Symbolism is one of the biggest parts of "The Scarlet Ibis" that makes this tale different from any other. One symbol that is very prominent in "The Scarlet Ibis" is, of course, the scarlet ibis. The ibis represents Doodle in the way that they both died and how the ibis was so much like Doodle, even though the family only saw it alive for a few moments: "...a bird the size of a chicken, with scarlet feathers… Its long, graceful neck jerked" (344). Doodle died similarly: "He sat very awkwardly, with his head thrown far back, making his vermillion neck appear unusually long and slim" (344). The scarlet ibis the family saw in the bleeding tree had possibly died because of the stress it had gone through when flying such a long way, trying to get home. In the same fashion, Doodle had died when his heart burst due to the stress he had gone through by digging the hole for the ibis, and then doing his training he had in Old Woman Swamp. His heart had burst from the amount of work he had done that day.

Another symbol in "The Scarlet Ibis" is Doodle's brother, who represents the aspects of life. Life can be good to you and life can be cruel to you, just like Brother was to Doodle: "I dragged him across the burning cotton field to share with him the only beauty I knew" (335). He also told Doodle at one point that he was "going to have to touch" his own coffin if he didn't want to be left alone in the barn loft (336). The narrator was a very selfish and prideful person. When Doodle, then called William Armstrong, had been an infant, the narrator had started to make plans to smother him with a pillow so he wouldn't have to live with the embarrassment of a disabled sibling. All of these parallels represent the aspects of life. When Doodle was very young, the narrator often tried to deter him from wanting to come along to wherever he was going: "[Brother would] run with [Doodle] across the ends of the cotton rows and careen him around corners on two wheels. Sometimes [Brother] accidentally turned him over" (335). However, Doodle never wanted to stay home without his brother there, as if the narrator "so much as picked up [his] cap, [Doodle would] start crying to go with me" (335). He also only taught Doodle to walk because he didn't want to have a crippled brother. Even on the last day, the narrator had made Doodle work hard in his training and didn't stop running when Doodle had fallen behind. In the end, that strain had killed Doodle.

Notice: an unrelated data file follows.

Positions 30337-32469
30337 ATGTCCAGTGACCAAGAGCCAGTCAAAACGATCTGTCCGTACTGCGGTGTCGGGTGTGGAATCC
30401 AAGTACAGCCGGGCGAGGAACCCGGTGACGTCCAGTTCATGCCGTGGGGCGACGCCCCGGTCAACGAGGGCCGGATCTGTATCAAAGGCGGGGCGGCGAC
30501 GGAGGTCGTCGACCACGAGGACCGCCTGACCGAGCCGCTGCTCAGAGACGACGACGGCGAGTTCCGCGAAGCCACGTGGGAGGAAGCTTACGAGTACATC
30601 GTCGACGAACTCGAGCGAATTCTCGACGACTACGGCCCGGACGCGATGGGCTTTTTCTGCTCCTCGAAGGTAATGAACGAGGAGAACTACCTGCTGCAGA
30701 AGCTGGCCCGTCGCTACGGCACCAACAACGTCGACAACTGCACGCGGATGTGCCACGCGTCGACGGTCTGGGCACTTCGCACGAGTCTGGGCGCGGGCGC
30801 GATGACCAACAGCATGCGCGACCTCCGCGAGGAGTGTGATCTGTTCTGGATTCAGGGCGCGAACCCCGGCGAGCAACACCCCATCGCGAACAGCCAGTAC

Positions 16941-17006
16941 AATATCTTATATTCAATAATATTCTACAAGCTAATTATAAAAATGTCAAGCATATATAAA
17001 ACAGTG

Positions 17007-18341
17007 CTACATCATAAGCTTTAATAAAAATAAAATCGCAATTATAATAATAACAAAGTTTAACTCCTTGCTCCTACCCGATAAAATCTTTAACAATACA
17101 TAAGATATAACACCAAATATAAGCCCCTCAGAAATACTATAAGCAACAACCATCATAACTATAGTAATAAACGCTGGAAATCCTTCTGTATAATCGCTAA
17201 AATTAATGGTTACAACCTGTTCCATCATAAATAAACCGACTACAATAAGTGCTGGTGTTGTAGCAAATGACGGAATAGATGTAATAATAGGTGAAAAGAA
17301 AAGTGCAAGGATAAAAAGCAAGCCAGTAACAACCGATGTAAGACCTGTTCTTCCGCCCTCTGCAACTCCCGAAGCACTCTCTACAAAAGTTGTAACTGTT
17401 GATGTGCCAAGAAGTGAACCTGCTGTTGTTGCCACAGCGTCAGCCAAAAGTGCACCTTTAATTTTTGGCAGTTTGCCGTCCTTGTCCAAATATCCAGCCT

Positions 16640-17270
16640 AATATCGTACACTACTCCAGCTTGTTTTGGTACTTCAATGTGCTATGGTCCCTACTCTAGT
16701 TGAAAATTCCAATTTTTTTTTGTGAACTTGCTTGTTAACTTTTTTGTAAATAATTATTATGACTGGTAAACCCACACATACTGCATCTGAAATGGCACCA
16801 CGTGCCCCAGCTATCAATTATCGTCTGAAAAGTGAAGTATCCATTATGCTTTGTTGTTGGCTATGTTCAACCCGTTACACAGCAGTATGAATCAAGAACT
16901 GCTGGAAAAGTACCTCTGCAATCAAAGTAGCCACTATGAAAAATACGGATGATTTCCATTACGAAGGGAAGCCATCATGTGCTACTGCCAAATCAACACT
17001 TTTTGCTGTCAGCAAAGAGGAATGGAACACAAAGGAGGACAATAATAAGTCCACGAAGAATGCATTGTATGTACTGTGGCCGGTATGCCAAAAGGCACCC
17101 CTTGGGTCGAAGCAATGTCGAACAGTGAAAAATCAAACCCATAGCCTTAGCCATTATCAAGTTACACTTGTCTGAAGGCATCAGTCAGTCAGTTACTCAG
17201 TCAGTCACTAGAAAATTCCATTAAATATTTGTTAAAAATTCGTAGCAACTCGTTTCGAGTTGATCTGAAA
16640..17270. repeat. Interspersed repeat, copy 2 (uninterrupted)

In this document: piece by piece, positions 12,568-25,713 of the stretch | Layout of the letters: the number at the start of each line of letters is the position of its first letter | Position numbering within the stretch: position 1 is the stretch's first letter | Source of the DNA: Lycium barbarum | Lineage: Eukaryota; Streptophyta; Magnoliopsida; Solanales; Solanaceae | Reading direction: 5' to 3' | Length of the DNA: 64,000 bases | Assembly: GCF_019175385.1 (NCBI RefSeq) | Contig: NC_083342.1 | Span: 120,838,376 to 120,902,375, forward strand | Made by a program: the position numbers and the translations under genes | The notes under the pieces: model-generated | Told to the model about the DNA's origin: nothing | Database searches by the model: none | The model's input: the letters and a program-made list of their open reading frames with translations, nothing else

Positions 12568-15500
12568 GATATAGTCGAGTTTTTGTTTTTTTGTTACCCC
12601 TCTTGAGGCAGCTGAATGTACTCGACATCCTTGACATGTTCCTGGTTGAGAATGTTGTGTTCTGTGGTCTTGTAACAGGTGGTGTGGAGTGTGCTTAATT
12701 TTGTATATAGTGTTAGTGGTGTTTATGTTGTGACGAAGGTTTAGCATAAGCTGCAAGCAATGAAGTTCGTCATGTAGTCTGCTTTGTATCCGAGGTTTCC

One more important symbol in this story is the color red, which stands for death. There are many cases of red things in "The Scarlet Ibis", including the ibis itself: "[The ibis] lay on the earth like a broken base of red flowers" (341). Doodle's coffin is another example as well: "...built a little mahogany coffin for [Doodle]" (333). The bush the narrator had found Doodle under when his heart had burst is yet another: "...found [Doodle] huddled beneath a red nightshade bush" (344). Death is inevitable if you have life. In this particular tale, red is the symbol for it. For example, Doodle's coffin was made of mahogany, a red-colored wood. Doodle also died under a red bush, and so did the scarlet ibis (under the bleeding tree). Because "The Scarlet Ibis" had so many different parts to it, this tale was full of love, heartbreak, and sadness that made it a very emotionally powerful piece.

Doodle and his brother (the narrator) were the two main characters in "The Scarlet Ibis". The narrator, though he learned to love his brother, was a very selfish boy and did things to help himself and his pride, such as teaching Doodle to walk. Doodle, formally named William Armstrong, was a happy kid who, though he had a weak heart and wasn't expected to live long, was someone who always wanted to learn. The theme of this story was a powerful and tragic lesson for the narrator and taught him not to try and make a person who happens to be different into someone that fits society's standards. There are several symbols in "The Scarlet Ibis" as well; many of them represent much deeper things, such as life and death. A beautifully written work of art, "The Scarlet Ibis" used theme and symbolism to bring its characters to life in this tragic and heart-shattering tale.